Almost every author feels anxious about reviews, especially for the first book.
We know the amount of work, time and love that goes into each book. The thought of someone not liking it makes our heart skip a beat.
When I wrote Olly, the Lone Red Squirrel, I put my all into it because I wanted to make kids happy. I wanted to give parents a good time to talk about bullying with their kids. I wanted to add magic to the children's imagination. Magic expressed in every word I wrote and in every accompanying illustration.
That being said, I'm very happy that I got great reviews that make my heart truly happy, just like Olly at the end of the book!
In this post I will share Olly, the Lone Red Squirrel Kirkus review.
Kirkus Reviews is an American book review magazine founded in 1933 by Virginia Kirkus. The magazine is headquartered in New York City.
"An enjoyable, nicely illustrated animal tale emphasizing individuality, nature’s beauty, and the importance of friendship.
A lonesome squirrel celebrates the offerings of the forest and seeks a pal in this picture book.
Olly, a red squirrel, is crestfallen when the gray squirrels reject him. They laugh and say, “You’re not like us. Go away!” When Olly returns to his oak tree home, he finds an acorn etched with lines that look like a smiling face. Olly feels grateful for this “reminder that he was not alone.” When he connects “as kindred spirits” with a human White boy walking through the forest, Olly takes the visitor’s presence as an omen: “The forest had sent” the boy “to heal his lonely heart.” Meanwhile, the gray squirrels feel ashamed for mistreating Olly. When Olly sees that they are unhappy, he shows them his acorn in hopes of helping them “feel better.” Olly’s “dark and sad” world has “revealed its true colors,” and he is thrilled to befriend the other squirrels. He acknowledges “how wonderful it is to be kind and share.” In Soares’ engaging story, Olly is a sweet and thoughtful protagonist. Readers will root for his happiness as he appreciates nature’s gifts and even nobly offers the other squirrels an opportunity to redeem themselves. Volgina’s lovely, realistic illustrations feature watercolor backdrops and lifelike details, including the squirrels’ fur. Color is incorporated skillfully. Scenes feature muted tones when Olly feels bleak. When he is cheerier, the images burst with red-tinged accents.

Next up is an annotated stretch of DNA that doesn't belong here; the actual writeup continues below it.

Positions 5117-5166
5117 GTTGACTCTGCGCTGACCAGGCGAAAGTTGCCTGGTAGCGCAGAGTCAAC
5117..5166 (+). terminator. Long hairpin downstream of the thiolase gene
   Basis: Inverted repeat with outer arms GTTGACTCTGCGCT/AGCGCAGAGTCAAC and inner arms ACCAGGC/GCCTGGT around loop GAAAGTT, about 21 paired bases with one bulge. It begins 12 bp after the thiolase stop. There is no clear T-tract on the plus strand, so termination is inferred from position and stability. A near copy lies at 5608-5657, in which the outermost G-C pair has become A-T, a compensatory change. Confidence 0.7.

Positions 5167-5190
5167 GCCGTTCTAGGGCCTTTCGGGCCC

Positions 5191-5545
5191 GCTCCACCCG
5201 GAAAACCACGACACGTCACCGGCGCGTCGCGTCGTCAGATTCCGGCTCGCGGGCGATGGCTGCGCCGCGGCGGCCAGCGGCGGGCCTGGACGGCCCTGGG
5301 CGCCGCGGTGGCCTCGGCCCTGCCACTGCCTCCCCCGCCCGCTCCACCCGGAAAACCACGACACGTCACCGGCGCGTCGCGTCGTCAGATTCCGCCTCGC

An enjoyable, nicely illustrated animal tale emphasizing individuality, nature’s beauty, and the importance of friendship."
Have you read Olly's book and would like to review as well?
I am looking forward to read your review!
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